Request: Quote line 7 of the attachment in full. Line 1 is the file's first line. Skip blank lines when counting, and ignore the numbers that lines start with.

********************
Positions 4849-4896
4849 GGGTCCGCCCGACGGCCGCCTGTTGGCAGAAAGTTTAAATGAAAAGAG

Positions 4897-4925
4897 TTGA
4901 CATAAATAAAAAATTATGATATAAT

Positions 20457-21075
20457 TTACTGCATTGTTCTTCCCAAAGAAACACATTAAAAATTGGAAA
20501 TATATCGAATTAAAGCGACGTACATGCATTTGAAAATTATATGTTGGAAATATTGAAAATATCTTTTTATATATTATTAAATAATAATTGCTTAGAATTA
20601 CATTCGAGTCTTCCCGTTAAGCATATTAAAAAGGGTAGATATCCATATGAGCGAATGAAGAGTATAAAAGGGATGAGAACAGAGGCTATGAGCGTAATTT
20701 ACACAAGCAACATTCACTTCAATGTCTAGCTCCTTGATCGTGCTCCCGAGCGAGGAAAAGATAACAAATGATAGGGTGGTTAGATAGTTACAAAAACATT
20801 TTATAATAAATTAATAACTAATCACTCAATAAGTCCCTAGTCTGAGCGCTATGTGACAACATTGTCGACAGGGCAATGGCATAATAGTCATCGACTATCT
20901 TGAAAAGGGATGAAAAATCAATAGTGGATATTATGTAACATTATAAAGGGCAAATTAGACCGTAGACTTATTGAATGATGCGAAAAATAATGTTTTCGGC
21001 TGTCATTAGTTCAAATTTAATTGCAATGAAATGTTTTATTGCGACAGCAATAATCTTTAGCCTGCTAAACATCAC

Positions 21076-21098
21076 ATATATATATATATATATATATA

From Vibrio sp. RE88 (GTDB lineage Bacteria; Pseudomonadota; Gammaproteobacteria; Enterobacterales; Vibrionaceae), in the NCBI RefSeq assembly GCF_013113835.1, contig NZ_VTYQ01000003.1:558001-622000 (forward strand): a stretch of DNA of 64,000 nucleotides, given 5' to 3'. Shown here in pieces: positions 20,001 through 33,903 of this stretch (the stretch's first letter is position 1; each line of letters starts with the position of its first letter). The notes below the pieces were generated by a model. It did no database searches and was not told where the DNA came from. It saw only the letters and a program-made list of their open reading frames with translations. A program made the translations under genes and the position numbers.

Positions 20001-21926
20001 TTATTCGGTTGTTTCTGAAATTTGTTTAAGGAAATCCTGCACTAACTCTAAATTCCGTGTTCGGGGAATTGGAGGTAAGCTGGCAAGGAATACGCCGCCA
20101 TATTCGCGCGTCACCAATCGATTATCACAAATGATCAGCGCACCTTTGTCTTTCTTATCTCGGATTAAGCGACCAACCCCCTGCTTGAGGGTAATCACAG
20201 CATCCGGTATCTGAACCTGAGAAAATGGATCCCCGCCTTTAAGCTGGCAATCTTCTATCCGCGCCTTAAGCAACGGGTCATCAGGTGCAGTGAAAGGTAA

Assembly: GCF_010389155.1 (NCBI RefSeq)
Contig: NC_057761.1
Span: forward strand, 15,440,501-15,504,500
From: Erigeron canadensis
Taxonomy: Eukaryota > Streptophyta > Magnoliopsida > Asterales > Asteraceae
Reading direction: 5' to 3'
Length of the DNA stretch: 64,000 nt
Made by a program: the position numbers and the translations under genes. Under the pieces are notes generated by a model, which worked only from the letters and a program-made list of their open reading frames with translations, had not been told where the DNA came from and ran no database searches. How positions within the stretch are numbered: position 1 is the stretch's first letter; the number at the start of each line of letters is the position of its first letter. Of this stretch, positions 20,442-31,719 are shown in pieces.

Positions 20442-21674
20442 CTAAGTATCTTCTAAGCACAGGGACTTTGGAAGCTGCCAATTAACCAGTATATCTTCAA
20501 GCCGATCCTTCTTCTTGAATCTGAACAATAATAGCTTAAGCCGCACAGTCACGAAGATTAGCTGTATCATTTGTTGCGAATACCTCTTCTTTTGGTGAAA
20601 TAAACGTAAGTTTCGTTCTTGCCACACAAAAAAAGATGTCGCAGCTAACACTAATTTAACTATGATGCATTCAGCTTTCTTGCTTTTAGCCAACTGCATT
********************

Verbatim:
20457 TTACTGCATTGTTCTTCCCAAAGAAACACATTAAAAATTGGAAA